As the 13th anniversary of this blog approaches, I meet people all the time who ask me when do I have the time to write posts every weekday. And the truth is, I don’t have the time; I make the time.
I couldn’t have been so committed to this little project unless I enjoyed it. When Tim Davis came to me back in 2005, and suggested I launch a blog, I had a hard time getting my head around the idea of writing something that it seemed at the time to be “undiscoverable.”
I concluded that if the blog was to have any chance at success, I’d have to write posts with regularity. That’s what I learned as a radio programmer – the benefits of consistency and reliability is what keeps stations successful over the long haul.
And it’s the same with this blog, a podcast, or anything else you do that is designed to reach people with shared interests.
So, JacoBLOG goes “live” every weekday morning at 6:10am ET. And that means, I had to discipline myself a long time ago that unless I chose to burn the midnight oil, I was going to have to wake up pretty damn early to write it or edit it – especially if I’m on the road in an earlier time zone.
Fred Jacobs shows radio personalities how to take their game to the next level in this webinar recording.
Most mornings, whether I’m in a hotel room or at home, my iPhone wakes me in the 4 a.m. hour. And as I’ve learned over the years, there are many upsides to getting out of bed before dark.
An article in Entrepreneur by Ilya Pozin lists several upsides to early rising that can make your life better. I took his list, and added a few items of my own that will hopefully resonate with media people.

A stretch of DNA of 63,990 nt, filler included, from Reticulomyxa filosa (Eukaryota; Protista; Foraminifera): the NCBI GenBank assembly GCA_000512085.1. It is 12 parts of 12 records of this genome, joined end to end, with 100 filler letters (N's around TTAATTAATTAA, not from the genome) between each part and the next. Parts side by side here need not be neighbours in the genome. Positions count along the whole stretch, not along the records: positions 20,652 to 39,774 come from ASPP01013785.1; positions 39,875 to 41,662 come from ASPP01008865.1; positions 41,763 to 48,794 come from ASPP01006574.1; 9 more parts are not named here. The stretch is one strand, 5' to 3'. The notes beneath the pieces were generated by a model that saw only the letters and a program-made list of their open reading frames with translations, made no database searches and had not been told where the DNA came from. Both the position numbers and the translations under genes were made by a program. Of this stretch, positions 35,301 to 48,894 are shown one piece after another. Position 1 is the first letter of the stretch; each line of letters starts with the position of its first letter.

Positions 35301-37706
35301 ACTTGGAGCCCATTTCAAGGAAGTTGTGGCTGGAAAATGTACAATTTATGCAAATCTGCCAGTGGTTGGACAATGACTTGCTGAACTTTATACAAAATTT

Here are 10 advantages to getting up when most morning teams do:
1. There’s time to work out
This isn’t me, but a lot of people enjoy fitness routines early in the morning. When you wake up early, there’s all kinds of time to get in a workout, while also mentally planning out your day.
2. There’s no traffic
Wherever you’re headed at these ridiculously early hours, chances are good (unless perhaps you’re in L.A. or D.C.), it’ll be a quiet, peaceful drive. Getting to work without commuter anxiety is always a great idea. And yes, it gives you plenty of time to think.
3. There are few distractions
You can clear your email inbox and rest assured you won’t be pinged by any meaningful email in the 5am hour. And with no one else in the office (or the station), it’s amazing how much you can get accomplished in the hours before the rest of the world shows up for work.
4. You’re in good company
Some pretty successful people are early risers. Apple’s Tim Cook gets moving at 3:45am, but that doesn’t beat Fiat Chrysler boss Sergio Marchionne who sets the alarm 15 minutes earlier. The CEOs of Starbucks, General Motors, and Virgin – Howard Schultz, Mary Barra, and Richard Branson – are at their desks during the 6am hour. A common trait among over-achievers is being an early riser. I’ll bet you that’s the case with most of radio’s “40 Most Powerful,” too.
5. You’ll hear the first hour of morning shows